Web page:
The basic idea involves wearing the travel gear that will become your sleeping bag and tent. You don the waterproof shirt and walk in it all day while it protects you from the elements. When it's time for sleep, the breathable hard shell fabric opens up to provide some literal breathing room over the head, neck, and shoulders. The rest of the JakPak becomes a sleeping bag that covers the lower half of the body. The tent part is detachable from the sleeping bag part so it's also usable as a pack cover, and the space between can be bridged by see-through insect netting. Done and done.
It was pretty cold across much of the country earlier this month, and areas in Florida were seeing temperatures that were truly unusual. Besides the risk to our beloved orange juice supply, wildlife also didn’t do too well in the abnormal temperatures. The recent cold snap actually caused a fish kill in some areas of the state, and the underwater population was especially hard hit in Everglades National Park.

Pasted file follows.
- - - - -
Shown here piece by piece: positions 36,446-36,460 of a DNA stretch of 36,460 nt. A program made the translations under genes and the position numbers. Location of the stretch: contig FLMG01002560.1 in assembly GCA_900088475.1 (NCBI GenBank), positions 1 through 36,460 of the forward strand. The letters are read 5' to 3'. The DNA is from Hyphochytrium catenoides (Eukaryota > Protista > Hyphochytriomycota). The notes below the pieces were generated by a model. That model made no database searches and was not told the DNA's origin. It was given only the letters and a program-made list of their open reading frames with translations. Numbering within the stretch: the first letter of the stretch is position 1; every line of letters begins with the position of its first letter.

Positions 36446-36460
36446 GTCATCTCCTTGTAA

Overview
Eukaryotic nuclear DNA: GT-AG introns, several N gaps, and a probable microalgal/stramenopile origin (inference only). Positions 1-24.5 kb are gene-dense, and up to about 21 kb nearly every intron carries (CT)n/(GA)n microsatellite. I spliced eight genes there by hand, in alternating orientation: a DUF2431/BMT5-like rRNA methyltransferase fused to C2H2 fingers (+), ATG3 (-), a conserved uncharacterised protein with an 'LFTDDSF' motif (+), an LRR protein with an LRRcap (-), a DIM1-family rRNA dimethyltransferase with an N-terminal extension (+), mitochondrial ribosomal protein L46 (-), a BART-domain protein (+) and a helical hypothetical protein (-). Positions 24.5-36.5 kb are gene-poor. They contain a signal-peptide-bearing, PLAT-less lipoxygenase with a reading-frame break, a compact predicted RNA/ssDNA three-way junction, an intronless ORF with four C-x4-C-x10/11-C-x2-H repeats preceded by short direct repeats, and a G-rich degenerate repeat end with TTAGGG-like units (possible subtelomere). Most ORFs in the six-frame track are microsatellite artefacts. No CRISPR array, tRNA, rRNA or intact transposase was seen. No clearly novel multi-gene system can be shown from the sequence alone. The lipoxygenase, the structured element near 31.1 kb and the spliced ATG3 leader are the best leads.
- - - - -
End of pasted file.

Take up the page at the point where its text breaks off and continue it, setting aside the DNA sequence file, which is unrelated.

You could consider this just part of the circle of life, but the dead fishing are washing up on shore and causing a smelly situation for campers looking to enjoy the great outdoors. The Flamingo Campground at the park with sites along the water’s edge has become particularly odoriferous. The Long Pine Key Campground might be a better option for the time being.
Hawaii Travel / Active Travel / Camping / Cars / → All Tags
Traveling over the holidays is definitely expensive, and the prices really start creeping up when you head somewhere warm and popular like Hawaii. However, there’s a way to cut down on your lodging and rental car costs while increasing your vacation adventure quotient—just rent a Volkswagen camper van. Happy Campers Hawaii and GB Adventures are more than willing to hook you up with a vintage—yet restored—VW Westfalia van for all of your explorations around the Big Island.